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Last updated on April 24, 2014 at 21:24 EDT

Mars Rover Opportunity Image Goes Full-Circle

July 6, 2012
Image Caption: This full-circle scene combines 817 images taken by the panoramic camera (Pancam) on NASA's Mars Exploration Rover Opportunity. It shows the terrain that surrounded the rover while it was stationary for four months of work during its most recent Martian winter. Image Credit: NASA/JPL-Caltech/Cornell/Arizona State Univ. [ View Full Image ]

Lee Rannals for redOrbit.com – Your Universe Online

NASA released a panoramic photo of the Martian surface taken by its Mars Exploration Rover Opportunity during the winter months.

The rover completed its 3,000th day on Mars on July 2, helping NASA to reach past 15 years of having a robotic presence on the Red Planet.

The space agency released a photo taken by Opportunity’s panoramic camera (Pancam), showing the terrain where the explorer spent its most recent Martian winter.

NASA said the image is presented in false color to emphasize differences between materials in the scene.

The photo was compiled from 817 images taken between December 21, 2011 and May 8, 2012, during which Opportunity was stationed on an outcrop named “Greeley Haven.”

Opportunity and its twin rover, Spirit landed on Mars in January 2004 for original missions that were planned to last three months. Spirit found itself stuck on Mars in late 2009, and its last communication with Earth was sent on March 22, 2010.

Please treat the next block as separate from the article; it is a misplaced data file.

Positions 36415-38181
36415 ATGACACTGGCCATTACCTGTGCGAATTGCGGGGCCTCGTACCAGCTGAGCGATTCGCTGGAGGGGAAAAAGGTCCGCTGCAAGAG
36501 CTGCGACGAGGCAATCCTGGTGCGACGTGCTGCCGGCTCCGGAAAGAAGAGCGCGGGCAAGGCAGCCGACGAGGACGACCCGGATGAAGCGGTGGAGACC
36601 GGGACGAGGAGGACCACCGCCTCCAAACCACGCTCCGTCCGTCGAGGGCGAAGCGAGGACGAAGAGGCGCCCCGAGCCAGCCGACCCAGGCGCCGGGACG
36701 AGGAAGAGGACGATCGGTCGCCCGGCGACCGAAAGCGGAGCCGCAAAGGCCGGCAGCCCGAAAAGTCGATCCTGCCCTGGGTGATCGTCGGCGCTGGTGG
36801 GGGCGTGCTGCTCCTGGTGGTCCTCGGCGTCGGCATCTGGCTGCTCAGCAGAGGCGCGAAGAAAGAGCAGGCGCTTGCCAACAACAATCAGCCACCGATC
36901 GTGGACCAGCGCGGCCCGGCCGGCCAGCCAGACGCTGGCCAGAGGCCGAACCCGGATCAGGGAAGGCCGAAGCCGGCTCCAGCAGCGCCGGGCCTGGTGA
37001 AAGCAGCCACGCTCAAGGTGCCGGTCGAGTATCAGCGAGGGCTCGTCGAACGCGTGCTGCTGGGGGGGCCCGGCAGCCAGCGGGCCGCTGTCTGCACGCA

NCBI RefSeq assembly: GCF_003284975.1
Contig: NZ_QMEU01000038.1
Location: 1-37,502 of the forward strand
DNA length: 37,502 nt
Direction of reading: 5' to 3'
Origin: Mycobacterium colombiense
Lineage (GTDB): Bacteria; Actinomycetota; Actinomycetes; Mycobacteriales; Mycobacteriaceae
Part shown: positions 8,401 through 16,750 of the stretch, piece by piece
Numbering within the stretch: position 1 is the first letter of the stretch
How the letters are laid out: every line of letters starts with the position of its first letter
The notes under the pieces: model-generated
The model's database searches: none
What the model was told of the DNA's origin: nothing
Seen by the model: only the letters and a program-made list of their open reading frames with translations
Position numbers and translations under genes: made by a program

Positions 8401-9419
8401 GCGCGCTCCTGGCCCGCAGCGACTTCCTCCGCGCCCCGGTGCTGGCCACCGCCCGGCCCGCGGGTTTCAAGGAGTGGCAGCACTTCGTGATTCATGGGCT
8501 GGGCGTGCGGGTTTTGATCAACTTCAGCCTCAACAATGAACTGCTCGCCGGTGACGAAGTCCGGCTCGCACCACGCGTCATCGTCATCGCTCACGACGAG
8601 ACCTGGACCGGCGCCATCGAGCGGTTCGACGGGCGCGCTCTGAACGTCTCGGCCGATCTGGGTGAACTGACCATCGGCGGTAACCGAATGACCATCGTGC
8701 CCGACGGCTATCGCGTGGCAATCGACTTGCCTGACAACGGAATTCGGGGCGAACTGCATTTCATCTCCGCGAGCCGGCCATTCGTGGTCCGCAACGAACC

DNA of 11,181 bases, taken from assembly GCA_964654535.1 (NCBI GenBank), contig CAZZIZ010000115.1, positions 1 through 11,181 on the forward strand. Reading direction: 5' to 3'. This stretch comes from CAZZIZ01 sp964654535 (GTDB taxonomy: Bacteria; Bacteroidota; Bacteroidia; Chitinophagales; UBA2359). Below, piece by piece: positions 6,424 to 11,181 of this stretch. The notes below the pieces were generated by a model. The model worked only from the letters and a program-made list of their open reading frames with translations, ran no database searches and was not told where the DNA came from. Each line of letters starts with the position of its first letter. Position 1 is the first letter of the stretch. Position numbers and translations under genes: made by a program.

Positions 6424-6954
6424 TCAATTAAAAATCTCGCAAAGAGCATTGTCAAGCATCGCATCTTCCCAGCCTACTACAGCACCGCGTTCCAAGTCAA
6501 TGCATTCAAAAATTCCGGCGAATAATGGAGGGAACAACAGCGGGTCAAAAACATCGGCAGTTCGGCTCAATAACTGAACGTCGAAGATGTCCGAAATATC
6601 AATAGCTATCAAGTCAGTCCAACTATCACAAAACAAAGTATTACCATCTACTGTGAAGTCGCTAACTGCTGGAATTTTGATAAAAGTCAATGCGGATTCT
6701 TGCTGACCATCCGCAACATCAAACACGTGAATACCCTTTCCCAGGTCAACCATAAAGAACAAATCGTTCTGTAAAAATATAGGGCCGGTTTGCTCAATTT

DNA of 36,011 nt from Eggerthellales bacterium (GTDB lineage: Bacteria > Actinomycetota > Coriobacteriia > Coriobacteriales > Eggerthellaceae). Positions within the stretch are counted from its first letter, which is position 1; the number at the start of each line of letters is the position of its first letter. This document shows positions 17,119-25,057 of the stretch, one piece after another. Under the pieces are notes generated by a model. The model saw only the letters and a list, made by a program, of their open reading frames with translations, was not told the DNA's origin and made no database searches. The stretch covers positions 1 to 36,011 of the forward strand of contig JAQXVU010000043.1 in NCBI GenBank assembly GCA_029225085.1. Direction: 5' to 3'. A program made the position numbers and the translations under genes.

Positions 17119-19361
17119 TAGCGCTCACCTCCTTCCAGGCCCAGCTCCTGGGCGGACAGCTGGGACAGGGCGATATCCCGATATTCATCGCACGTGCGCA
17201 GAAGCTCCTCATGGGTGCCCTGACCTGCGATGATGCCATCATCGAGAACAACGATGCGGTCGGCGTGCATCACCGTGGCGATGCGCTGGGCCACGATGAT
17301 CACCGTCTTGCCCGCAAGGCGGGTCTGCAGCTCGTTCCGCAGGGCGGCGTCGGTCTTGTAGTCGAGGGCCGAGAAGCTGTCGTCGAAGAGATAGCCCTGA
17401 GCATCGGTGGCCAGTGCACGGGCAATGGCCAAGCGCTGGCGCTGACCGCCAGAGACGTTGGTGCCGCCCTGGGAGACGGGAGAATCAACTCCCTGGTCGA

Although Spirit has found its final resting place on the Red Planet, Opportunity is still roaming around, firing back pictures to NASA scientists.

Opportunity’s latest image released by NASA was recorded from the mast-mounted color camera located on the rover’s solar arrays.

The full-circle image shows fresh rover trackers made by Opportunity, as well as an impact crater that landed on Mars billions of years ago.

“The view provides rich geologic context for the detailed chemical and mineral work that the team did at Greeley Haven over the rover’s fifth Martian winter, as well as a spectacularly detailed view of the largest impact crater that we’ve driven to yet with either rover over the course of the mission,” said lead scientist Jim Bell of Arizona State University.

The site NASA had chosen for the rover’s hibernation was named after Ronald Greeley, which was a team member who taught planetary science students at Arizona State University.

“Ron Greeley was a valued colleague and friend, and this scene, with its beautiful wind-blown drifts and dunes, captures much of what Ron loved about Mars,” wrote Steven Squyres of Cornell University, principal investigator for Opportunity and Spirit.

NASA’s newest rover, Curiosity, is on its way to Mars, making a 352-million-mile trek from Earth to Gale Crater.


Source: Lee Rannals for redOrbit.com - Your Universe Online